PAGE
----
Indirect Labor Costs can be defined as costs that cannot be directly traced to an individual product. These are the costs that are incurred across the course of time, regardless of the output that the company is operating.
These are overheads that the company incurs, and therefore, they can be referred to as fixed costs. Given the fact that they are not attributable to any given product, they are therefore spread across products using an allocation basis, in case of a manufacturing concern.
In the cases where the main operations of the company relate to trading, it can be seen that these overheads are simply placed as other costs that are associated with the production process.
Difference between Direct and Indirect Labor Costs
Direct Labor Costs are costs that are incurred during the manufacturing process, and therefore, these costs can also be directly traceable and attributable to a given product.
They are non-variable in nature. On the other hand, as far as Indirect Labor Costs are concerned, they are mainly fixed, regardless of output level the company is operating at.
Therefore, these have to be spread evenly across products in the case where the company is a manufacturing concern and produces a single product.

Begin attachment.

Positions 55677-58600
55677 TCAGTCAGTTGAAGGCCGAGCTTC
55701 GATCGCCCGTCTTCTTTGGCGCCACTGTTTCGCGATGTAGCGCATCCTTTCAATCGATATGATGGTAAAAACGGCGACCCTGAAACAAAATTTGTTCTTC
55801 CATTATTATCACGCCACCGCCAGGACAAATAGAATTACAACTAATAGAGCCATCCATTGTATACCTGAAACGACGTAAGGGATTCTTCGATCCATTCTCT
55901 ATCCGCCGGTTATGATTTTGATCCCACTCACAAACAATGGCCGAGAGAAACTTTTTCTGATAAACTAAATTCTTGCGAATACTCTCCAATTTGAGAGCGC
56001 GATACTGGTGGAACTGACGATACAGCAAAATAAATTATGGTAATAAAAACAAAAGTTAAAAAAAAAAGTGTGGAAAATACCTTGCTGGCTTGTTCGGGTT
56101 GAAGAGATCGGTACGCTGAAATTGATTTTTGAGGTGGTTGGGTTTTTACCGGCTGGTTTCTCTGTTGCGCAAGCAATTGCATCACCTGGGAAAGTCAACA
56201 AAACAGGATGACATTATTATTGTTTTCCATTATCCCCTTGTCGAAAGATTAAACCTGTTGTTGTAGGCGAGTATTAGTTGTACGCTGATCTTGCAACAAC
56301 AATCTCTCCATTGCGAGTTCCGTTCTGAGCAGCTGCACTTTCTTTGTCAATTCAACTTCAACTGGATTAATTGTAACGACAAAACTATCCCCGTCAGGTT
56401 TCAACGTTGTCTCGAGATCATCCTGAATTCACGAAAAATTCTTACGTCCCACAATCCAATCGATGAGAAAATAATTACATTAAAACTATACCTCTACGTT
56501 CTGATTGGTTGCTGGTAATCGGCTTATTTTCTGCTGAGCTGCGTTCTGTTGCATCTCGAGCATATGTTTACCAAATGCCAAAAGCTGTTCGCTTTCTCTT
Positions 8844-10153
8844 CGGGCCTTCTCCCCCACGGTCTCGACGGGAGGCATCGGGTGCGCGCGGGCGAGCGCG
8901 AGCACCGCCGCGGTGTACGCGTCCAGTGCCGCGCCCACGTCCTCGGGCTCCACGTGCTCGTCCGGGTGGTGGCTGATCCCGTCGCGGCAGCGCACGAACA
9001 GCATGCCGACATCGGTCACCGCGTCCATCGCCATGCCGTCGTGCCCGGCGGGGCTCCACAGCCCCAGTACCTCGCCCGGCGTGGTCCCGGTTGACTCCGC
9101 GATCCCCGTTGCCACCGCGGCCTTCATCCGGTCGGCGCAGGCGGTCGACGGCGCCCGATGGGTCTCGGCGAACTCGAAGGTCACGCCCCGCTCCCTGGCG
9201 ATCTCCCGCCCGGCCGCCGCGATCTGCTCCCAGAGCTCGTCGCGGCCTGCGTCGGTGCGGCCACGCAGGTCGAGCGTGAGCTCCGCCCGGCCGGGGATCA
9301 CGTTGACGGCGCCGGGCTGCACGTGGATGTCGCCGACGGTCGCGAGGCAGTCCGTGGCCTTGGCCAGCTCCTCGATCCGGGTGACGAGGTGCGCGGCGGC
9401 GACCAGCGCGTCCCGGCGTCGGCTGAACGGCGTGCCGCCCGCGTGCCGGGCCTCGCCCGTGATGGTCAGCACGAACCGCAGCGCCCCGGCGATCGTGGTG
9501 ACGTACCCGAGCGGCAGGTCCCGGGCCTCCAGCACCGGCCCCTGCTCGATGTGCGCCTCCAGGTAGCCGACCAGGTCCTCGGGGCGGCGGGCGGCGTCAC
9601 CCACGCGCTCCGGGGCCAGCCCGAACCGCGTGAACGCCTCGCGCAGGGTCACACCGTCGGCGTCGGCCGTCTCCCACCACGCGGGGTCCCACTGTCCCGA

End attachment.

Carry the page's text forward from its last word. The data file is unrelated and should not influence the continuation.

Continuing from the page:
An example of Indirect Labor Cost can be the salaries and wages for the labour force that is hired as administrators. Similarly, auditors, accountants, and human resource professionals all belong to the ancillary functions of the company.
Therefore, they cannot be associated with a particular product, as a result of which they are treated as indirect labour costs.
The accounting treatment of indirect labour costs is similar to the accounting treatment of direct labour, excluding one main difference.
The main difference is in the positioning and classification of this particular costing. In the case of direct labour costs, they are associated with Prime Costs and specific product costs.
On the other hand, indirect labor is mainly treated as an overhead expense, and in the case where they cannot be related or attributed to a single product, they are mainly treated as overheads in the income statement.
As far as relevant journal entries are concerned, indirect labour is an expense. By the nature of the account, it is debited, when the expense is incurred. On the contrary, credit entry involves making adjustments for payments (or accruals) that are made as a result of this expense. This is further illustrated below:
Debit – Indirect Labor Expenses
Credit – Payroll Payment Payable / Cash
Therefore, to summarize the points made earlier, it can be seen that indirect cost is mainly the cost that is associated with the running of the organization in a smooth manner.
As a matter of fact, it can be seen that regardless of the fact that it is a payroll cost, and ‘indirectly’ relates to the manufacturing process, yet it cannot be attributed to a single unit of product, as a result of which it is treated as an overhead.